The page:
working woman getting dressed in the 18th century
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Film Prop Quilt

Getting Dressed in the 18th century

Every film has a backstory. Here’s the story behind our film prop quilt.

Getting Dressed in the 18th century

In September 2017 Crows Eye Productions released Getting Dressed in the 18th Century. It was a short film commissioned by the Lady Lever Art Gallery and National Museum of Liverpool showing a Lady in the 18th century getting dressed. It went viral immediately and now has well over 10 million views! The popularity of this film nudged Pauline and Nic into making more.

The people behind the film

Pauline is a lover of period costume and dressmaker extraordinaire while Nic has a genius for photography and film. Together they collaborate to make films about getting dressed in other centuries. After the wildly popular film showing a wealthy Lady getting dressed in the 18th century, Nic and Pauline decided to do a follow up film showing the dressing of an 18th century working woman.

The attic bedroom film set

Making the film prop quilt

The film was going to be set in an attic room and we were asked to help dress the set by recreating an 18th century quilt. Martha pieced the quilt using 18th century reproduction fabrics and a simple quilt pattern typical for the time between 1700 and 1800.

Historical inspiration

Emily quilted it during our November Juki Club Retreat. The quilting pattern came from historical illustrations of 18th century quilted petticoats that were popular during the period. The intricate and skillful quilting is in striking contrast to the simple pieced top.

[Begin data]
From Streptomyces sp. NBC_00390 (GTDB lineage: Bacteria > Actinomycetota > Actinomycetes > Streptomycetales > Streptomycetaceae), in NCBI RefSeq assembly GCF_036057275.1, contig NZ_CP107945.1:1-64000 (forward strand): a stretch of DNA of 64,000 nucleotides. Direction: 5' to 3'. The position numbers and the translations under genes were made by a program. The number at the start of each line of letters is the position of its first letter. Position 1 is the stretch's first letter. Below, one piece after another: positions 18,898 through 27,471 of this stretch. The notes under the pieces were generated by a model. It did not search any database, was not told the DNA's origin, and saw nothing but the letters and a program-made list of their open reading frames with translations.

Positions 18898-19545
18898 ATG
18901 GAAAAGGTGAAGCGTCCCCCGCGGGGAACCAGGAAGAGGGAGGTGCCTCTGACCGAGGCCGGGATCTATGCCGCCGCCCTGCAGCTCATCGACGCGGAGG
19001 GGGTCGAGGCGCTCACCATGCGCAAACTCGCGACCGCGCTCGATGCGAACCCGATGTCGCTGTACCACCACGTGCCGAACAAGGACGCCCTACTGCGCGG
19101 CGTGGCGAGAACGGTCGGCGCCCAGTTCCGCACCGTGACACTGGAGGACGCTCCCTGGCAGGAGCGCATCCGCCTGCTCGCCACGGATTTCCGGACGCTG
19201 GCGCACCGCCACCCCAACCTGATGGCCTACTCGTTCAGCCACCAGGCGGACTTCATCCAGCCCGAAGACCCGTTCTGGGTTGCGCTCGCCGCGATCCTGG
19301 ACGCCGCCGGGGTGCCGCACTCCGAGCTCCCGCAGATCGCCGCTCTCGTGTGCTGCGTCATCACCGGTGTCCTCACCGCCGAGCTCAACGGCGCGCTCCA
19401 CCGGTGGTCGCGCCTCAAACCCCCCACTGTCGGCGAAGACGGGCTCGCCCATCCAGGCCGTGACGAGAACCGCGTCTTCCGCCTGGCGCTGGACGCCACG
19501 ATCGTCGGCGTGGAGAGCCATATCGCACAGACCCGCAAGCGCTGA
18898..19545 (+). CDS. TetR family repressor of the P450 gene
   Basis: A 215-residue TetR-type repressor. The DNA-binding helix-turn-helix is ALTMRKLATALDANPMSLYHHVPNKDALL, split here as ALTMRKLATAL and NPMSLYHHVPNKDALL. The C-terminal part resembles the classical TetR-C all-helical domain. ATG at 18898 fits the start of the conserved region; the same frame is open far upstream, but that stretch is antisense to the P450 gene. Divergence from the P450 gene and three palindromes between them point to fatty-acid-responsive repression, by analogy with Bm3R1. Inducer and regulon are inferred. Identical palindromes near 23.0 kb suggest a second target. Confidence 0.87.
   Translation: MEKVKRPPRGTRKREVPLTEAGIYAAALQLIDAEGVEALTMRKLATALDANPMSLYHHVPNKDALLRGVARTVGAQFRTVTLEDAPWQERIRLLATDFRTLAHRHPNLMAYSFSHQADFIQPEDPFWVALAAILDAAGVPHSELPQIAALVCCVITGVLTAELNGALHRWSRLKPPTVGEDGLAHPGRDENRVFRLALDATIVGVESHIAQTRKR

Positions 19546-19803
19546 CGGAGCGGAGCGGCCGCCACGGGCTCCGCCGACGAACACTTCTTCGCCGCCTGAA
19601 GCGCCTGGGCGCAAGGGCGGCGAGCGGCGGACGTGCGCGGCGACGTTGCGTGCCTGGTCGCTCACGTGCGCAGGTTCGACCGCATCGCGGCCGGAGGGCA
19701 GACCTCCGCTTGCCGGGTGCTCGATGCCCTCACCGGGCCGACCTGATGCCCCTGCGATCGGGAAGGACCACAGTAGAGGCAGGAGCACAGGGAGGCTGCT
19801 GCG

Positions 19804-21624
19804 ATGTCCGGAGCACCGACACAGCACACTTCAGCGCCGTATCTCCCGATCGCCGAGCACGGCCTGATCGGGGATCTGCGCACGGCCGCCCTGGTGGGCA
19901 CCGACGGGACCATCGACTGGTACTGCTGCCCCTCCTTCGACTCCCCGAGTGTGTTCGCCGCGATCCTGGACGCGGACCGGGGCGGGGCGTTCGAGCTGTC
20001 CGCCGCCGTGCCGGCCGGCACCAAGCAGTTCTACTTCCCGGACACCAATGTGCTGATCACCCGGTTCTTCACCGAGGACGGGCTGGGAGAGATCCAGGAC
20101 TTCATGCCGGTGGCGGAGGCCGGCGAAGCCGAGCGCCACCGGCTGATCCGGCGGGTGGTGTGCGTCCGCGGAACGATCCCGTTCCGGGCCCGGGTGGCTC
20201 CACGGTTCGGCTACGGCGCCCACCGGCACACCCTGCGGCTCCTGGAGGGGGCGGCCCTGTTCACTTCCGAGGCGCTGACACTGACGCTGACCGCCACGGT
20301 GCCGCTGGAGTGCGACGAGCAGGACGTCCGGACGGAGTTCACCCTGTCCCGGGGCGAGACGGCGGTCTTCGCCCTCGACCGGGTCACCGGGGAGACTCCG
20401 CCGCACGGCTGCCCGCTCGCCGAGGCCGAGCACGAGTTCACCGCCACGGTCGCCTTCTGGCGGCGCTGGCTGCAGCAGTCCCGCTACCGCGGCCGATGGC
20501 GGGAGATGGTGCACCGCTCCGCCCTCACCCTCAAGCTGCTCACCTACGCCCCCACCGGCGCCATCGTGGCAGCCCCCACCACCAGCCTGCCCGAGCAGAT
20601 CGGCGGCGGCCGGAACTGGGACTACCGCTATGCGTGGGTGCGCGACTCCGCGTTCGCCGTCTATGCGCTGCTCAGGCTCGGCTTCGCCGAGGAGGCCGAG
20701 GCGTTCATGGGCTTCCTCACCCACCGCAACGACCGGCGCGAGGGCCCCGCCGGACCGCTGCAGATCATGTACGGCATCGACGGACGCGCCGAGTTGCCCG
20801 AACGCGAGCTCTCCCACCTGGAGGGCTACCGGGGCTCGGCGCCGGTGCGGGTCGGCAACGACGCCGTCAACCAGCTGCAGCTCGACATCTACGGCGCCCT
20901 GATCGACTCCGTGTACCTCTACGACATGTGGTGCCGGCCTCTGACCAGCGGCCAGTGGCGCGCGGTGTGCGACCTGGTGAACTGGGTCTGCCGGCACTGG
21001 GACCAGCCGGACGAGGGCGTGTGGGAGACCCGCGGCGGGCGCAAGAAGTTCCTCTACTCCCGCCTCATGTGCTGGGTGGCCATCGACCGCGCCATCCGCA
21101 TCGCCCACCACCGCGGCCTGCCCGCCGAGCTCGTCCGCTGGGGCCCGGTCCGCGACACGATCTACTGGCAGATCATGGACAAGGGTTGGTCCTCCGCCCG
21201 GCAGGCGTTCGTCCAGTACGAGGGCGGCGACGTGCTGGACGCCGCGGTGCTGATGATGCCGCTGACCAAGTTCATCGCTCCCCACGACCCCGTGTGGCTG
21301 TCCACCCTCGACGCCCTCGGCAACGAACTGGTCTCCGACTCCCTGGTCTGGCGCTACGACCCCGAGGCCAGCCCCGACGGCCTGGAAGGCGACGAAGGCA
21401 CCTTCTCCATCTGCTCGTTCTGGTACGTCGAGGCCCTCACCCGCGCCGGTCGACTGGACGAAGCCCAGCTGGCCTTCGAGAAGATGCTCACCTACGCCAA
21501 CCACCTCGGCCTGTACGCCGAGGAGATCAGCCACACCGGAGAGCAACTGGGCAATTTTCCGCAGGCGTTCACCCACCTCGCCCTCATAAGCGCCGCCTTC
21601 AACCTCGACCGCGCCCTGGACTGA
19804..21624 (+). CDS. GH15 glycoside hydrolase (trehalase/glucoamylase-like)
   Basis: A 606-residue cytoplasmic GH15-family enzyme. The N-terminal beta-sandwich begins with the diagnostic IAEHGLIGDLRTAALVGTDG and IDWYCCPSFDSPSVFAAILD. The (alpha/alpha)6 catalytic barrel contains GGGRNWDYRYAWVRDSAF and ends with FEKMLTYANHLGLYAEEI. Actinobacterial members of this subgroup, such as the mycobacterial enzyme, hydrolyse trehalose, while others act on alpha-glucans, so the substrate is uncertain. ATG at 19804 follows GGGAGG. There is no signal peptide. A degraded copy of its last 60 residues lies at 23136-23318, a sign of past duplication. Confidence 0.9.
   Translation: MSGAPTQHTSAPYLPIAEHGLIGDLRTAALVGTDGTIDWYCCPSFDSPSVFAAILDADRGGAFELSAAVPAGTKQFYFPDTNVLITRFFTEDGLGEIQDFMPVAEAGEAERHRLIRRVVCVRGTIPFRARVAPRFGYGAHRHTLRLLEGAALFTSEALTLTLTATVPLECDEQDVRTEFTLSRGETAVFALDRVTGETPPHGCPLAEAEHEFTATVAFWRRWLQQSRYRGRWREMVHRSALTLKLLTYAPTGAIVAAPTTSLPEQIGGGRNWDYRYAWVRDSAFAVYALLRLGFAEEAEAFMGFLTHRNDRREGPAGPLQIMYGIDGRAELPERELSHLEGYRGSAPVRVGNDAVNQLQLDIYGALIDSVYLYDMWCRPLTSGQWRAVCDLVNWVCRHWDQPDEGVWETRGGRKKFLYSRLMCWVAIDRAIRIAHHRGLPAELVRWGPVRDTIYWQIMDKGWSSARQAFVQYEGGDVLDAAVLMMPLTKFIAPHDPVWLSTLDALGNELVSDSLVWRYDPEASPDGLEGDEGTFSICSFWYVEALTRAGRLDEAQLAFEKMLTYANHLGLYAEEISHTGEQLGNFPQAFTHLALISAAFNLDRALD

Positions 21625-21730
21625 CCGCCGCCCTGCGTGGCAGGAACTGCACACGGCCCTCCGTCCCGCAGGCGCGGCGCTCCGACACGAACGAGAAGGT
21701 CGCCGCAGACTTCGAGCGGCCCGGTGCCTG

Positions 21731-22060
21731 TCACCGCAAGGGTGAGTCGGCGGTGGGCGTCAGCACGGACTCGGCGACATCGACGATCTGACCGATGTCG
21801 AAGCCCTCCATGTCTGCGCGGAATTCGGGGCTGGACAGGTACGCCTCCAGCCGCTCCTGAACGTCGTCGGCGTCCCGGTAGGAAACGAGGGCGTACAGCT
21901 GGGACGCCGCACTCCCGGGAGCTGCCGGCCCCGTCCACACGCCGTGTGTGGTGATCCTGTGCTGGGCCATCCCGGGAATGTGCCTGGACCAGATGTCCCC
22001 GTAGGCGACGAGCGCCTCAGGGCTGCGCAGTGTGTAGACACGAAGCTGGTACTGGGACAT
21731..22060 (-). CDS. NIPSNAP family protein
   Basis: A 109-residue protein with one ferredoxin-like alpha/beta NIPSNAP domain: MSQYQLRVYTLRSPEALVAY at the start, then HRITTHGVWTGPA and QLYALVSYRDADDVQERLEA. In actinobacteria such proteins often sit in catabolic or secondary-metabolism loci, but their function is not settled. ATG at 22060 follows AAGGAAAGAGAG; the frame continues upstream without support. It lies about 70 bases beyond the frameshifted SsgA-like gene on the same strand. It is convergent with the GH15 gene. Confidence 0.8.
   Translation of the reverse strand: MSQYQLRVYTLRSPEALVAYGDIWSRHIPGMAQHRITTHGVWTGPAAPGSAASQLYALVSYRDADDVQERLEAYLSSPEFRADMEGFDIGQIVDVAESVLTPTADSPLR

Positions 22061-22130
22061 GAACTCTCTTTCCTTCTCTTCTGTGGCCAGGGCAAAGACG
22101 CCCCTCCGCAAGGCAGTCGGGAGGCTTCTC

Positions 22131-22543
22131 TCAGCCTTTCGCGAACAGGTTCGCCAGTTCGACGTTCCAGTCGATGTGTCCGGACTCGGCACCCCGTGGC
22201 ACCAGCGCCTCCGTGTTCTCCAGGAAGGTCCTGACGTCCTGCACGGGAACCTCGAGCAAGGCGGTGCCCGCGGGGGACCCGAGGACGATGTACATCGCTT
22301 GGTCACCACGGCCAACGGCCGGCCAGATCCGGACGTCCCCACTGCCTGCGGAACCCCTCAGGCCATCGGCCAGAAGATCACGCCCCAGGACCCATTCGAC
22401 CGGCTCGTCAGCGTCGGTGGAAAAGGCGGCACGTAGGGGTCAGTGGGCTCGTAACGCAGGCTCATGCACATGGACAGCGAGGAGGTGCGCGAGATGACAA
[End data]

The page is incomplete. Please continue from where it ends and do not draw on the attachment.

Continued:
Emily's quilting pattern inspired by 18th century petticoats
Emily’s quilting pattern inspired by 18th century petticoats

Many poor seamstresses were exquisite stitchers. As such, they could transform a basic functional item, like a quilt, into a work of art.

Have nothing in your house that you do not know to be useful or believe to be beautiful.

William Morris

Poor people using basic fabrics and scraps could create things that were useful AND beautiful. This folk art theme was immortalized in the Arts and Crafts movement 100 years later.

quilting detail with the Juki TL QVP Mini straight stitch
quilting detail with the Juki TL QVP Mini straight stitch

It was fun to make something quickly that looked so old and fit beautifully in the 18th century setting. Having the right tools makes all the difference. The film prop quilt was pieced on the Juki DX7 and quilted on a Machine Quilter frame using the Juki TL QVP Mini straight stitch sewing machine.

The finished film prop quilt

Emily just took the quilt off the frame

Here’s the quilt with Emily showing front and back with the light really showing off the quilting. The stripy back of the quilt below is equally lovely.

Pauline and Nic have gone on to create many more fascinating films that show getting dressed in other times. You can view them here on the Crows Eye Production You Tube channel.

Pauline dressing Liv Free
Pauline dressing model/actress Liv Free

This working woman version of Getting Dressed in the 18th Century has nearly 9 Million views! All the photos and video footage are captured and edited by Nic @loven.n of Crows Eye Productions.

working woman getting dressed in the 18th century
Stunning shot of Liv Free in the film set

The true secret of happiness lies in taking a genuine interest in all the details of daily life.

William Morris, 1834 – 1896

Here are a few more stills from the film shoot.

Finally, a little fun fact for the finish. If you watch Getting Dressed in the 18th Century – working woman on YouTube you can hear me, Martha Milne, doing the narration. I’m originally from Baltimore and have lived in the UK for 30 years. English people recognise my American accent. And, strange but true, Americans, who make up a large part of the YouTube audience, think that my accent sounds English. Go figure.

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